The hard truth is, in the real world, every so often you just end up having to buy some beverage that comes in a plastic bottle. Big family-sized pop bottles for a birthday party, for example, or a bottle of water when you’re stuck in an airport queue for hours on end.
I don’t get many of these bottles, true, but it’s good to try to reuse the plastic drink bottles that do come into my hands.
Okay, then — what do we do?
- • Refill the empties with other beverages.
- • Freeze water in them to act as a cold-pack in a picnic basket.
But then, what?
I’ve got a little gadget that converts a 2-litre bottle to a bird feeder, and that’s better than nothing — although it’s very far from being squirrel-proof, and it tends to spray birdseed around if caught in a good brisk wind.
Slow-release watering system
Another practical gadget is a spike with holes in it that screws onto the top of a soft drink bottle filled with water. You poke it into the garden or planter, and it’ll release the water down at the plant’s root zone, to keep everything green and happy when you abandon your garden for a few days away. (My mother has a half-dozen of those, for her big pots of geraniums on the sunny deck. The plants are big and bushy enough to hide a 750ml or 1-litre bottle, just fine.)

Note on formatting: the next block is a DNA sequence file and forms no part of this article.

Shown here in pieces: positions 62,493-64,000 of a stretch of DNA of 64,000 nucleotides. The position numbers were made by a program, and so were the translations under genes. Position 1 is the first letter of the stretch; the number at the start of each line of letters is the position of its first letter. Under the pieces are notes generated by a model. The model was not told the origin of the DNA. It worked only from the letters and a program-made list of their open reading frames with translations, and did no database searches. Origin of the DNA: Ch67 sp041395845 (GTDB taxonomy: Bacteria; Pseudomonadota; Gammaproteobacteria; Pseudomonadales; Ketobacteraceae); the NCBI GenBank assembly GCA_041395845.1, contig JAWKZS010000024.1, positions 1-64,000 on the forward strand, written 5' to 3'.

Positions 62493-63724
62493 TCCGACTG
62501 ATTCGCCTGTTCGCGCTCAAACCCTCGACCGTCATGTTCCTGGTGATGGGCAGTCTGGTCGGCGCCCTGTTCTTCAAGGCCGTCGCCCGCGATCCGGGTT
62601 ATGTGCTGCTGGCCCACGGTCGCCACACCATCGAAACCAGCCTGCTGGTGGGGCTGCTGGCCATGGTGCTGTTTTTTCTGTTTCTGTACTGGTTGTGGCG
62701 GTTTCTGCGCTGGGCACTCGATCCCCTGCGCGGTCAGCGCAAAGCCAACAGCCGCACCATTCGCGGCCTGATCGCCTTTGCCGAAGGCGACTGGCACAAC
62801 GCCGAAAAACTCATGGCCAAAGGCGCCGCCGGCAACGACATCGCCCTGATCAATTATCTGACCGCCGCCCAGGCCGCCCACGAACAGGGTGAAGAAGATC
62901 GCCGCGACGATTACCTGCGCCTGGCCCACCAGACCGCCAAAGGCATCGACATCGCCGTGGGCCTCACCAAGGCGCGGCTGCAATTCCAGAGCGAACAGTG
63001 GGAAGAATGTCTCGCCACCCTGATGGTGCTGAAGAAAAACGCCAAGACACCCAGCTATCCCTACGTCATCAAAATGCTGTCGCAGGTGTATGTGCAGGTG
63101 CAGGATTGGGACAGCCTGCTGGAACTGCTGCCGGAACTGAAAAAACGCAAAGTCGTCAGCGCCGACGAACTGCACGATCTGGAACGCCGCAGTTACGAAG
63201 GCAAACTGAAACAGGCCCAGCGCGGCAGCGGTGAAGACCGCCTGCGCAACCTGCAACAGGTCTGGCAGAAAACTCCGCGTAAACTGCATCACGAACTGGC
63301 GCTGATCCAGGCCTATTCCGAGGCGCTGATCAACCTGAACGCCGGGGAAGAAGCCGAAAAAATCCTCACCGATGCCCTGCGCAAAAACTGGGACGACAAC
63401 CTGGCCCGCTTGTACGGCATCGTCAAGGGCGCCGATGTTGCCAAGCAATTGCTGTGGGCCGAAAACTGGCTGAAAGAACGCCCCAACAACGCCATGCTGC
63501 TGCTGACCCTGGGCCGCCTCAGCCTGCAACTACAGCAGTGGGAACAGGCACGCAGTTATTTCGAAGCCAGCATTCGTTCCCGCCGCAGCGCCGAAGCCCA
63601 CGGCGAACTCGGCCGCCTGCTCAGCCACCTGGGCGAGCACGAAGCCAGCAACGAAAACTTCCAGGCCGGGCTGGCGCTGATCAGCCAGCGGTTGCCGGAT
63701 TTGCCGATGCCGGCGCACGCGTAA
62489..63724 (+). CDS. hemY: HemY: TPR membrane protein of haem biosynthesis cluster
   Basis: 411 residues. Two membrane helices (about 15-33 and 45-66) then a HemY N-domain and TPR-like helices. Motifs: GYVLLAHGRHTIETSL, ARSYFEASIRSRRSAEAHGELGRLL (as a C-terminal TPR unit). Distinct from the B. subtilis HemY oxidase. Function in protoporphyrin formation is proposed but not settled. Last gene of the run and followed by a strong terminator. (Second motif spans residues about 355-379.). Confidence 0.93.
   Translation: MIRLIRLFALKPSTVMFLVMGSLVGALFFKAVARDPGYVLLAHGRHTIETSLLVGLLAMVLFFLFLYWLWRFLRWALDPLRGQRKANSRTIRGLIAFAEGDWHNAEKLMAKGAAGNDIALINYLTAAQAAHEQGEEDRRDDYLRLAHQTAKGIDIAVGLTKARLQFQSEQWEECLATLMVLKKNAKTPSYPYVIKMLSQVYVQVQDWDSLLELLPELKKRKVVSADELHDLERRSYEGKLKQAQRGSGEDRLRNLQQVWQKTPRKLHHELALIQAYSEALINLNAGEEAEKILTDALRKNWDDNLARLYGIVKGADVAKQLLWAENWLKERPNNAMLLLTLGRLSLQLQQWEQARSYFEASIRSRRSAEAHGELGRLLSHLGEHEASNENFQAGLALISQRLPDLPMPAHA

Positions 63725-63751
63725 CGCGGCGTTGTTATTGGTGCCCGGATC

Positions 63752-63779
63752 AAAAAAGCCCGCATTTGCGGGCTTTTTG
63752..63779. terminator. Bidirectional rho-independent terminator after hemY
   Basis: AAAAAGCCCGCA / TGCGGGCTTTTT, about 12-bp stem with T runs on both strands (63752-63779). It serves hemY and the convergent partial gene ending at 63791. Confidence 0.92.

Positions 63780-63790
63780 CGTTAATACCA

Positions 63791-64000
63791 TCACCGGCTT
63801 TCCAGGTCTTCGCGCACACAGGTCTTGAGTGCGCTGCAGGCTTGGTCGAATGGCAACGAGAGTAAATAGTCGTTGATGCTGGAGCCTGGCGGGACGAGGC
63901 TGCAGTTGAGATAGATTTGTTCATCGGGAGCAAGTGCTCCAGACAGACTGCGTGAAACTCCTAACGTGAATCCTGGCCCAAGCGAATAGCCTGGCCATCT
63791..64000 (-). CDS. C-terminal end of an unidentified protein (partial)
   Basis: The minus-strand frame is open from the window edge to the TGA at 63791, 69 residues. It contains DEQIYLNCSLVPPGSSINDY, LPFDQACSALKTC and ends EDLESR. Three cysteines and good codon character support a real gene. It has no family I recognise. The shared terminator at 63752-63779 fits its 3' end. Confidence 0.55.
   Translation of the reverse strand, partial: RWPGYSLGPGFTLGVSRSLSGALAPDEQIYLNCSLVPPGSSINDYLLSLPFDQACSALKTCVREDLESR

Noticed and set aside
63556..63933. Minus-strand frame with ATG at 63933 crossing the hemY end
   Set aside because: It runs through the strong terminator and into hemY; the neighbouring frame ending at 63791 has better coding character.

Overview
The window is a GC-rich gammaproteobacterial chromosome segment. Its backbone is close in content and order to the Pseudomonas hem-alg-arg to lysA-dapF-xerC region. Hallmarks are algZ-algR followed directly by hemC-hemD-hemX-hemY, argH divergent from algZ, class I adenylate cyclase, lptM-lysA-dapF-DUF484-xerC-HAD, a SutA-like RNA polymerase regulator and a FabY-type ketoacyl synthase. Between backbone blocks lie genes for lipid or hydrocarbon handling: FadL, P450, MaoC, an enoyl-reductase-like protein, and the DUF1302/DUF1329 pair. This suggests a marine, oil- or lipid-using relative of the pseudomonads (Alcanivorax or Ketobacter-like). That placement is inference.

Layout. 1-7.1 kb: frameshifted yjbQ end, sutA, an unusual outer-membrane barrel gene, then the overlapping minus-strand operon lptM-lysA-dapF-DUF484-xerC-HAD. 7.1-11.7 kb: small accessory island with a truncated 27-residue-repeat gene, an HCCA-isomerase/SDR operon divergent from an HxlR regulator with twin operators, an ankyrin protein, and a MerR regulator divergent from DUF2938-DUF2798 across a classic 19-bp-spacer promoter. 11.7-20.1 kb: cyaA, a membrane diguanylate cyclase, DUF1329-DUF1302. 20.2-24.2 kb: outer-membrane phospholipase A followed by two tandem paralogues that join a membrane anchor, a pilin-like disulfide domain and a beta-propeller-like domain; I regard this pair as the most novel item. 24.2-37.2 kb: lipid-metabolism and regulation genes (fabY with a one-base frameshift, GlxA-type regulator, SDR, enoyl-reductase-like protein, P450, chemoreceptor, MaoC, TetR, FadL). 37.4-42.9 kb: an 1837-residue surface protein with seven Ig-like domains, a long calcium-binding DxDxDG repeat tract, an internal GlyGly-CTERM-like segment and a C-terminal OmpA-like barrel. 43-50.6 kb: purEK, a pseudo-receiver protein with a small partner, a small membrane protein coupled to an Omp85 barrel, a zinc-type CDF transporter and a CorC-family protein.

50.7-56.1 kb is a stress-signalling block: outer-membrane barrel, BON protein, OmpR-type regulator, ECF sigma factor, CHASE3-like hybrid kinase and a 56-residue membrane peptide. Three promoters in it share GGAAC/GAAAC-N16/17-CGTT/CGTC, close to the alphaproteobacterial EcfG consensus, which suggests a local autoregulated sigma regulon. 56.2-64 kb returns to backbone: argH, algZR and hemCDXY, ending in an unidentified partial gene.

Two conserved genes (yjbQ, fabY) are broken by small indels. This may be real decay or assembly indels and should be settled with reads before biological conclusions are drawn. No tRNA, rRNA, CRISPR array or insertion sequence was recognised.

Instant watering can
Now here’s another interesting bottle conversion: Twist & Spout comes in two versions, for kitchen and garden (the difference is in the size of the spout.)
In the kitchen, the twist-on handle and spout makes a big fat beverage bottle a bit easier to handle and pour, especially for little people with small hands. In the garden (or among the house plants, for that matter) the attachment turns an old bottle into an instant watering can.
Twist & Spout fits “virtually any soda or water bottle with a screw-on cap” which is rather convenient, as you may have both small (single-serving) bottles and large “family size” empties to find another use for.
But I’m in two minds about this kind of product, to be honest —
Should we buy another piece of plastic just to make it easier to reuse the first one? But if it kept you from buying a plastic watering can, would that balance out the plastic-consumption equation? Oh, but hey! Is the Twist & Spout made of recycled post-consumer plastic, by any chance? They don’t say on the sales page… but if it was, that would make a difference, wouldn’t it?
As the frog said, “It’s not easy being green.”